Authors:Tara L. Kaufmann MD, MSCE1, John W. Saxton1, Carolyn Smith MA1, Patrick Chang MS, MPH1, Katherine Sebastian RN, MPH1, Anne Courtney AOCNP, DNP1, Brian Hobbs PHD1, Aaron Galaznik MD2, Emelly Rusli MPH2, Julie Scott MSN2, Dagoberto Cortez PHD1, Matthew Kearney PHD, MPH3, Elizabeth Ann Kvale MD, MSPH4, Arif H. Kamal MD, MBA, MHS5,6 , Antonia V. Bennett, PhD7,8, Angela M. Stover, PhD7,8, Michael Pignone MD, MPH1, Gabrielle Betty Rocque MD, MSPH9
1Dell Medical School, University of Texas at Austin, Austin, TX; 2Carevive Systems Inc., 3Perelman School of Medicine, University of Pennsylvania, Philadelphia, PA, 4Baylor College of Medicine, Houston, TX; 5Duke Cancer Institute, Durham, NC; 6American Cancer Society; 7Gillings School of Global Public Health, 8Lineberger Comprehensive Cancer Center,University of North Carolina, Chapel Hill, NC; 9O’Neal Comprehensive Cancer Center, University of Alabama at Birmingham, Birmingham, AL
- Early specialty palliative care for patients with advanced cancer is an evidence-based practice that improves health outcomes, yet patients do not receive timely referrals.
- ePRO symptom monitoring provides a ready care delivery platform to monitor patients for unmet palliative care needs and direct palliative care referral based on patient report.
- To obtain feasibility data for ePRO symptom monitoring of palliative care needs among 30 outpatients with advanced cancers.
- From 5/2022 –4/2023, we conducted a single-arm pilot study of longitudinal ePRO symptom monitoring of multidimensional palliative care domains: social health, spiritual well-being, caregiver burden, communication & shared decision making, patient request for palliative care.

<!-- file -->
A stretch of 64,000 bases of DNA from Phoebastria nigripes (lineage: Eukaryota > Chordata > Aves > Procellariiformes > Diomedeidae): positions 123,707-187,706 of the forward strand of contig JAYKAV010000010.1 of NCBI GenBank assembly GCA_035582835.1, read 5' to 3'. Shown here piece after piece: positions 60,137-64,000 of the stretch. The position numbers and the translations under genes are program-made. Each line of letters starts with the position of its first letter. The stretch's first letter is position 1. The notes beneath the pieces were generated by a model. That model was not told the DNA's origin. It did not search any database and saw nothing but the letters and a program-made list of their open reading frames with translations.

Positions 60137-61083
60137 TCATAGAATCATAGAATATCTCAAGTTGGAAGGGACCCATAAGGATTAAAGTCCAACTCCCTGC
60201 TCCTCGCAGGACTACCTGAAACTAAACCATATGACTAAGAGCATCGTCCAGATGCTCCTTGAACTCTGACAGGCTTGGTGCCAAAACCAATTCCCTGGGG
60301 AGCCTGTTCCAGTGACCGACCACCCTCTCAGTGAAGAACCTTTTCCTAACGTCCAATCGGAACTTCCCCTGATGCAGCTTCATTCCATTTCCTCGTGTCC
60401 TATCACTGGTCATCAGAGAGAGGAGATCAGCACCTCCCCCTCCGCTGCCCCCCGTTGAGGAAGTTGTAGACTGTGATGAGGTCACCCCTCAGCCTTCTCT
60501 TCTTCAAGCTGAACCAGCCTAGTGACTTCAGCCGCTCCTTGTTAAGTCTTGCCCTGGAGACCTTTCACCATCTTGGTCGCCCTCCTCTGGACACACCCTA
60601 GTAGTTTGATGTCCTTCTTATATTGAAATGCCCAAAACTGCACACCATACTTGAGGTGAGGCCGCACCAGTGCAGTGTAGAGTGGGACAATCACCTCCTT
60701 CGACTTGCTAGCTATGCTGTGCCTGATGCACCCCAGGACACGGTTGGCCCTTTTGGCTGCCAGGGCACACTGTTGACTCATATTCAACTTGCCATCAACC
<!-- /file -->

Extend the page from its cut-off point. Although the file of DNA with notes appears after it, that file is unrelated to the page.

- Participants: Adult patients on active treatment for an incurable solid tumor with a prognosis > 6 months were approached consecutively at an academic oncology clinic.
- Patients completed a baseline sociodemographic survey and FACT-G1 measure prior to enrollment on a third-party remote ePRO symptom monitoring platform for 12 weeks.
- Patients received:
- Weekly monitoring of 14 common symptoms using the National Cancer Institute’s PRO version of the common terminology criteria for adverse events (PRO-CTCAE2).
- Monthly monitoring of palliative needs using 11 PRO items from validated measures and a clinician-developed item for patient request for palliative care.
- Weekly symptom alerts and monthly palliative care PRO assessments were reported to the primary oncology team for interdisciplinary clinical management.
- The primary outcome was feasibility (defined as enrollment, retention, ePRO adherence); secondary outcomes were acceptability and appropriateness among study participants.
Conclusions and Future Directions
- ePRO monitoring of monthly palliative care domains is highly feasible, acceptable, and appropriate to patients.
- Adherence to PRO items was high, and most patients had at least one area of need.
- A study limitation is the high education level of the study population.
- Future work will refine the ePRO palliative assessment and determine severity thresholds to develop a PRO-directed referral system to supportive care services.